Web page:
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an element that Wrightians would presumably long for, as it carried out Wright's fabled "compression and release" program in this most important of
Prairie houses . . .
Recreated plaster finishes I've seen -- one thinks, for instance, of the Westcott residence -- tend to overdo the dappled or variegated visual texture.
It seems to me that the planes should read as attempts at uniformity (a Wright signature ?), with the slight discontinuities appearing, correctly, as
unavoidable consequences of the coloring or texturing process, rather than intentional "distressing."
It would be unfortunate if the efforts at accuracy would have depended on one or more samples that were aberrations rather than typical examples of
the original surfaces. But I suspect that the worst results we see are simply the result of overzealousness.
Where the original surface irregularities were owing to the inevitable variations present despite the best efforts at uniformity, those variations would be
relatively few, and might appear near edges of panels, where working conditions sometimes compromise the effort at uniformity. It doesn't take much to
create the impression of hand-work. When the surface is simply dappled all over, as uniformly as possible, the result is apt to look like a face with too
much make-up: clownish.
Look at a photo of a Wright sand-plaster ceiling, uncolored. The swirled texture is the direct result of the only means available to spread and smooth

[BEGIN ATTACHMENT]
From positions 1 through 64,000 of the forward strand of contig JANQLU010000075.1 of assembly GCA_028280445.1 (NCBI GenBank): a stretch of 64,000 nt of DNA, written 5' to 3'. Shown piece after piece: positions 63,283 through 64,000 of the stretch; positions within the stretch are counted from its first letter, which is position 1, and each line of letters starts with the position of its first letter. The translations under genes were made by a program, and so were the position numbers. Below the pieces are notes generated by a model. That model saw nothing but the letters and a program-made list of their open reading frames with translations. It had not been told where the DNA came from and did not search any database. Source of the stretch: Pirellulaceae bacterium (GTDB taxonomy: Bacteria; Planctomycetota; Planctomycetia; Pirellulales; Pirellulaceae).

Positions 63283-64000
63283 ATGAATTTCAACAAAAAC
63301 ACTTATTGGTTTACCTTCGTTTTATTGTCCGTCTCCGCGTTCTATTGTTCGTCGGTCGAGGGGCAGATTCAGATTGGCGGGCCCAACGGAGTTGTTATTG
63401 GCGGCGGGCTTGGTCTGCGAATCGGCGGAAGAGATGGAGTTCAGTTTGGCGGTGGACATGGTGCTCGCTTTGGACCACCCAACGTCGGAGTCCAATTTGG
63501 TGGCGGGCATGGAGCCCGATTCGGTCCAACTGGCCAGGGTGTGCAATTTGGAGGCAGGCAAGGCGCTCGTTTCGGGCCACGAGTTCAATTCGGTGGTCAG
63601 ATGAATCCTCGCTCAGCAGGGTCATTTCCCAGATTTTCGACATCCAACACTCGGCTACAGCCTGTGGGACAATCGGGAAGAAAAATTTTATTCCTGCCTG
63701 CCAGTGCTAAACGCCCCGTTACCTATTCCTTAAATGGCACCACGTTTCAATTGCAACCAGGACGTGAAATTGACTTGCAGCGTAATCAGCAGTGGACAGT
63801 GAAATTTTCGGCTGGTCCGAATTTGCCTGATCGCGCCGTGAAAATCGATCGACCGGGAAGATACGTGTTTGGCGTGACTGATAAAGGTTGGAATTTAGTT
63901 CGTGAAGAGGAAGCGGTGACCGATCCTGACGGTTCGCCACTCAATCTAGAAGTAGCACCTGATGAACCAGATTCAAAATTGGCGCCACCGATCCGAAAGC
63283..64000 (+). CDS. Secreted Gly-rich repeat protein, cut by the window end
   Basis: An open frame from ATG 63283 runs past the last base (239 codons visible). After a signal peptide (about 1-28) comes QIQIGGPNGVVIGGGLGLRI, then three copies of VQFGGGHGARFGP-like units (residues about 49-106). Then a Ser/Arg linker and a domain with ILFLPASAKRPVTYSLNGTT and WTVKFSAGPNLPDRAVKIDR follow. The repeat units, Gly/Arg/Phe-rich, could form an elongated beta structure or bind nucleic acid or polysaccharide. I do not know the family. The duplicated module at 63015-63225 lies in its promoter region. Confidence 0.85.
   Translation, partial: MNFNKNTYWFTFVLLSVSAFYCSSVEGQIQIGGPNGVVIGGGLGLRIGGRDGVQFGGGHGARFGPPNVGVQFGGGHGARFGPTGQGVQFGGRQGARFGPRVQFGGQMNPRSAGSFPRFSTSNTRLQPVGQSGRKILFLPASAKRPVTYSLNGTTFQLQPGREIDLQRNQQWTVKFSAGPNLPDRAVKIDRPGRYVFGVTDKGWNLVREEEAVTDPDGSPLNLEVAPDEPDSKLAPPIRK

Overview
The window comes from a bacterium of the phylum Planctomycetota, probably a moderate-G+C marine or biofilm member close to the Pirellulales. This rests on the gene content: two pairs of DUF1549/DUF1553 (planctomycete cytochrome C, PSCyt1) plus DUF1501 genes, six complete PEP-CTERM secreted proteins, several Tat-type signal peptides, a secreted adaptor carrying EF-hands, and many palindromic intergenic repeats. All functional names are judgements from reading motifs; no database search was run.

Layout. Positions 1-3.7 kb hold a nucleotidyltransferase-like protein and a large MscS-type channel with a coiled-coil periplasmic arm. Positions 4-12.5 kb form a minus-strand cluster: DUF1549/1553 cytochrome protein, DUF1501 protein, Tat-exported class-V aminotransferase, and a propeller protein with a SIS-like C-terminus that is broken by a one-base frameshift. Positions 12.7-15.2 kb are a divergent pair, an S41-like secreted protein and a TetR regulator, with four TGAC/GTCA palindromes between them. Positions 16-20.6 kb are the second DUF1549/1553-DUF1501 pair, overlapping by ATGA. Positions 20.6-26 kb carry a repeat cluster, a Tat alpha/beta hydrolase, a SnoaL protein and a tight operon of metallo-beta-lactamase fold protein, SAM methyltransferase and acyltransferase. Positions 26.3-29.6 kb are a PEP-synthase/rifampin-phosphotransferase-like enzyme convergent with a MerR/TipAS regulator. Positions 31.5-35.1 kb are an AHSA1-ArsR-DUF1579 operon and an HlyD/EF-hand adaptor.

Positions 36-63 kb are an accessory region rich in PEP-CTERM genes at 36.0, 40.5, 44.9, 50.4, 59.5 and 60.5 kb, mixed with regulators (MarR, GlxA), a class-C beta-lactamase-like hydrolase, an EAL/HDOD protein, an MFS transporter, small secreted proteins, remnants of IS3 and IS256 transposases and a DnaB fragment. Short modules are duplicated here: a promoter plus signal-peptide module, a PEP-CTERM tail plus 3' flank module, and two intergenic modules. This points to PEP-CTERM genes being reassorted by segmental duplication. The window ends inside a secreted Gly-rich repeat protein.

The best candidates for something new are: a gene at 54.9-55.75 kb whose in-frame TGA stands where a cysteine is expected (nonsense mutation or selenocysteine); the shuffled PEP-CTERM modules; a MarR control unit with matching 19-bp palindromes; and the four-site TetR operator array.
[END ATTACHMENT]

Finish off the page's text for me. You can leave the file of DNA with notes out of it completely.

the material. It is not "an effect"; it is the inevitable texture. I recognize that Wright experimented with all kinds of visual textures on walls of Prairie-
period houses, with metallic powders, etc. Surely the intended effect was not meant to draw the eye from the forms and planes, the space-defining
elements highlighted by artfully-placed moldings.
When the surfaces draw the eye, they defeat Wright's intention -- as I see it -- of bounding space in an ambiguous way, keeping the eye moving as in a
good painting. The ceiling is formed, colored and lit so as to disguise its true dimension, as if the effect of boundless sky were the intended result. Walls
should do the same thing, colored planes which can recede behind their moldings, opening the space. Cloying and demanding visual texture to these
surfaces defeats that aim -- I believe.
"The highlight of the restoration project is the return of Wright's signature inglenook to the living room. Removed during a time when the Robie House was used for institutional purposes, including as a dormitory and administrative
offices, the inglenook is a crucial component of the main floor's aesthetic. Its restoration brings back the Wright-envisioned low, narrow space that explodes into an expansive living room, illuminated by the tint of Wright's abstract
leaded glass windows."